We’ve lived so long under the spell of hierarchy—from god-kings to feudal lords to party bosses—that only recently have we awakened to see not only that “regular” citizens have the capacity for self-governance, but that without their engagement our huge global crises cannot be addressed. The changes needed for human society simply to survive, let alone thrive, are so profound that the only way we will move toward them is if we ourselves, regular citizens, feel meaningful ownership of solutions through direct engagement. Our problems are too big, interrelated, and pervasive to yield to directives from on high.
—Frances Moore Lappé, excerpt from Time for Progressives to Grow Up

Friday, December 25, 2015

The Grimmer Story Behind ‘Trumbo’

Click here to access article by James DiEugenio from ConsortiumNews. (Some revisions made up till 5 PM Seattle time.)

This is a review by the author of the recently released film, Trumbo, directed by Jay Roach. It is a decidedly liberal view of the persecution of leftists in Hollywood which was one aspect of a post-war right-wing coup that to a great extent successfully resulted in the purging of leftists from the entire society. This very little understood dark period in American history, like all of the other historical events that cast doubts about our capitalist ruling class, has been carefully excised from most American history books. DiEugenio does a fair job within the limits of a film review of including the wider historical context (from a liberal perspective) in which the persecution of Trumbo occurred.

An even deeper historical context should also include the 1930s, especially after the collapse of many economies in the Great Depression, when many Western capitalists were threatened with widespread opposition by people who were beginning to understand class conflict. Many of these capitalists wanted to dispense with their facades of "democratic" institutions in order to establish authoritarian governments, or naked capitalist class rule known as fascism. They were also terrified by the success of the Russian Revolution of 1917, and wanted the Soviet Union destroyed by the rising fascist forces in Europe.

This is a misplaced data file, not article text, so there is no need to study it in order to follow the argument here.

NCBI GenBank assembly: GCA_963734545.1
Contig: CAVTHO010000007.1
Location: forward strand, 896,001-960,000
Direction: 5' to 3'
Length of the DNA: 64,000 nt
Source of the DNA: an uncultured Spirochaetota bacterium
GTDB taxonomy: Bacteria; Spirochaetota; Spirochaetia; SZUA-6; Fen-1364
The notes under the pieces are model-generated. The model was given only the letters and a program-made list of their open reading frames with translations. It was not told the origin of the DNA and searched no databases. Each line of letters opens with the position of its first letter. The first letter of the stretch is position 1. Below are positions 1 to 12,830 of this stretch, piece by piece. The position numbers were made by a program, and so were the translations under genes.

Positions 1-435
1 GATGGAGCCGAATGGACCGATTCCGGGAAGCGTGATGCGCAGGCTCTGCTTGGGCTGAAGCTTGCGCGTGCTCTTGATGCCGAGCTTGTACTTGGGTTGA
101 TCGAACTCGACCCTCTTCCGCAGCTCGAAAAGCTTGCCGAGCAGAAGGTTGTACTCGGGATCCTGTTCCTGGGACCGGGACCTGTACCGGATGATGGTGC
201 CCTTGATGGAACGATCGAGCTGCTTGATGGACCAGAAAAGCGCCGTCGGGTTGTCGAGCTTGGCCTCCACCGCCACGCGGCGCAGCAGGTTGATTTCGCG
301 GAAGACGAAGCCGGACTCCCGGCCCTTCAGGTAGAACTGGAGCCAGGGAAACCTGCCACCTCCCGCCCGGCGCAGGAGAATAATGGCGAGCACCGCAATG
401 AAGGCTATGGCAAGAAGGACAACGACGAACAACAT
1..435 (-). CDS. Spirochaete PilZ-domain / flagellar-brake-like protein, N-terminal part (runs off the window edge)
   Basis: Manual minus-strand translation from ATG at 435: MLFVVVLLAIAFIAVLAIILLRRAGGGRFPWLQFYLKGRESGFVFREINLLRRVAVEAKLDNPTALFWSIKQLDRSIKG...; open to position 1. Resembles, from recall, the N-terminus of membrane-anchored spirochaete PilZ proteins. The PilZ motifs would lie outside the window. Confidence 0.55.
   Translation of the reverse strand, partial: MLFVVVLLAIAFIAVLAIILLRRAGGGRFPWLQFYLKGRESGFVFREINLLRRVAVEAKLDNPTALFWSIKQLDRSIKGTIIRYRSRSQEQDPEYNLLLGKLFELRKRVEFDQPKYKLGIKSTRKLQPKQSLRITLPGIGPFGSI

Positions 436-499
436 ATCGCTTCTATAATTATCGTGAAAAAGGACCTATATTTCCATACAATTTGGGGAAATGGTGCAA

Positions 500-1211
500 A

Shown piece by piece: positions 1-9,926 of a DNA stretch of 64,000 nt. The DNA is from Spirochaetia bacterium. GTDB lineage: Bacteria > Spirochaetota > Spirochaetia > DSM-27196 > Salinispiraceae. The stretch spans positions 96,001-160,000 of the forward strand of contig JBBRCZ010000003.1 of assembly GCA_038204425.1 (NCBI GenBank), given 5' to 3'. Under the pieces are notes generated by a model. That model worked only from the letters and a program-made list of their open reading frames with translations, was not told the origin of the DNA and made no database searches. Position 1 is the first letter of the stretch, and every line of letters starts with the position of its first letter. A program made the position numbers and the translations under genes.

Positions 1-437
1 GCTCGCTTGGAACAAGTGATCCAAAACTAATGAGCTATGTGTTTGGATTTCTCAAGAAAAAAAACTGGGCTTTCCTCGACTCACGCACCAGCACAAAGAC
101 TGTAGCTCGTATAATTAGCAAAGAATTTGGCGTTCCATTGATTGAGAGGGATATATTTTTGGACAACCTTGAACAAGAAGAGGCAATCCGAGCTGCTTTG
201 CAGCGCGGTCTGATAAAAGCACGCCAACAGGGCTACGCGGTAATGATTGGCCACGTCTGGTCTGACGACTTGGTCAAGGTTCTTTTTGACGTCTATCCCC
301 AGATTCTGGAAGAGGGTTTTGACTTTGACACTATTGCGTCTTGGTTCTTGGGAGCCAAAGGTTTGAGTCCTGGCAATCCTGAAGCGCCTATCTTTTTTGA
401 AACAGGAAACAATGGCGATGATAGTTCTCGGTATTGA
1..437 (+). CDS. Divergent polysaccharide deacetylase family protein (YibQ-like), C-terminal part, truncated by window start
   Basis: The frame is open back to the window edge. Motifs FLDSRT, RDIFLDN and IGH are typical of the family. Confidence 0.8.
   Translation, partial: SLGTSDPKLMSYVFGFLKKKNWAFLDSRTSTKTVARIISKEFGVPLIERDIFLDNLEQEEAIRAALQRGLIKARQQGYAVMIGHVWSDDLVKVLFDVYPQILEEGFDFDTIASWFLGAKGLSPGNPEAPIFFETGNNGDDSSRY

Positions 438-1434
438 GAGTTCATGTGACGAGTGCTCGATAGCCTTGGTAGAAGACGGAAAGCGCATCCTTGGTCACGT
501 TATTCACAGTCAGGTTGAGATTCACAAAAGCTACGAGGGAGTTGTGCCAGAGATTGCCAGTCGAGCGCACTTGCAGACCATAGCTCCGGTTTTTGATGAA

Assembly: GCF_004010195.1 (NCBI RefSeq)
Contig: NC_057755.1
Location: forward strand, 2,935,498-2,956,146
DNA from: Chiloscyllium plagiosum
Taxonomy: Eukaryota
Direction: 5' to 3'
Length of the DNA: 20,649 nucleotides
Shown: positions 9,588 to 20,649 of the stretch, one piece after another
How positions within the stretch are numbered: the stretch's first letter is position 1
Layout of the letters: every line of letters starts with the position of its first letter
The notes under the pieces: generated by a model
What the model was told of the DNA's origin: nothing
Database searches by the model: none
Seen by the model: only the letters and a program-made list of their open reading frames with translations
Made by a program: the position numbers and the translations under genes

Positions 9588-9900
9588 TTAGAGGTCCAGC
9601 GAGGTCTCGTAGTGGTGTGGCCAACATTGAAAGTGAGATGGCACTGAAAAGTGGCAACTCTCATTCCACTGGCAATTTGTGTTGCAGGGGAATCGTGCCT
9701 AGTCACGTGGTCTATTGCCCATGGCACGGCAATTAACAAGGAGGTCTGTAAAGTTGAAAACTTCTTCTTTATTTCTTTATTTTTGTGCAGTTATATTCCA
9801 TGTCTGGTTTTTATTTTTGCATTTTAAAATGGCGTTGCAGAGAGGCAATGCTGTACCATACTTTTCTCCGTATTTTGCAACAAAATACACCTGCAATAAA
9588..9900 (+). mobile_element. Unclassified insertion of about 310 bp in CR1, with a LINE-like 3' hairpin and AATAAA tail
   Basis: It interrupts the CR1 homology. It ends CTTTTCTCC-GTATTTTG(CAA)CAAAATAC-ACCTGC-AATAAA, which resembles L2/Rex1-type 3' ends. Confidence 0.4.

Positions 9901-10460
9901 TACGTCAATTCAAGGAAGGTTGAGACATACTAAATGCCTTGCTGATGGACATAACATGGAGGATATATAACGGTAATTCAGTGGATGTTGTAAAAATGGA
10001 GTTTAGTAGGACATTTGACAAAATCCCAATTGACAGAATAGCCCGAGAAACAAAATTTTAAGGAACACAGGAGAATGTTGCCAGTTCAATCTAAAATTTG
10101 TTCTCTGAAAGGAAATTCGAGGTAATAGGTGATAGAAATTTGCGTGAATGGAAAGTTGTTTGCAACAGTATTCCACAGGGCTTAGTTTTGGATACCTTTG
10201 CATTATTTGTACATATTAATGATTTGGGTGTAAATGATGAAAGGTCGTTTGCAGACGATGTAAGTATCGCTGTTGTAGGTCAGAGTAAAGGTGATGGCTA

In the US these capitalists hid under the more respectable label of "isolationists". To be sure, there were genuine isolationists, or principled anti-war people, but the latter were a minority. What was peculiar about most of these "isolationists" was that they included many capitalists who are normally notorious for supporting wars simply because they always reap huge profits from them. Also many capitalists, who didn't identify themselves as "isolationists", were very ambivalent against curbing the fascist forces that were overrunning Europe, especially after they turned eastward toward Russia. In the end the Soviet armies broke the back of the German army and then the Allies entered the war very seriously to insure that the newly merged Anglo-American alliance would rule in the post-war world. Thus one might argue that the Third Reich exists--except that it flies an American instead of a Nazi flag.

Instead of reporting this history, our masters as usual have written about the glories of a "good war", a simplified story of good guys (us) versus bad guys that they feed constantly to ordinary people. 

After WWII these former fascist-friendly American capitalists came out of their "isolationist" closet; and they were clearly prepared to reverse the more friendly (to labor) social-democratic governance of the Roosevelt administration, to purge America of all these "rabid" leftists, to take back the many gains of labor unions that had occurred under FDR, and to gain right-wing control over every institution in America, especially institutions of indoctrination: media, education, and entertainment. 

The more moderate wing of the capitalist ruling class merely stood by and watched as the fascist types hauled cultural artists like Trumbo before their inquisition, mostly the House Un-American Activities Committee, rolled back labor rights, made teachers swear loyalty oaths, and began their wars, both overt and subversive: against progressive movements and labor unions in Europe with the clandestine Gladio project, and with war against the revolutionary movement in Korea (read The Origins of the Korean War by Bruce Cumings). It was only after the lunatic Sen. Joseph McCarthy began to question the loyalty of members of the Armed Services that the moderate wing stepped in and put a halt to this inquisition. 

However, once they accomplished the purge of domestic leftists, they went on from there to engage in all kinds of subversive and violent methods to overturn governments of foreign countries and their progressive movements which did not serve Empire interests in one country after another all over the world.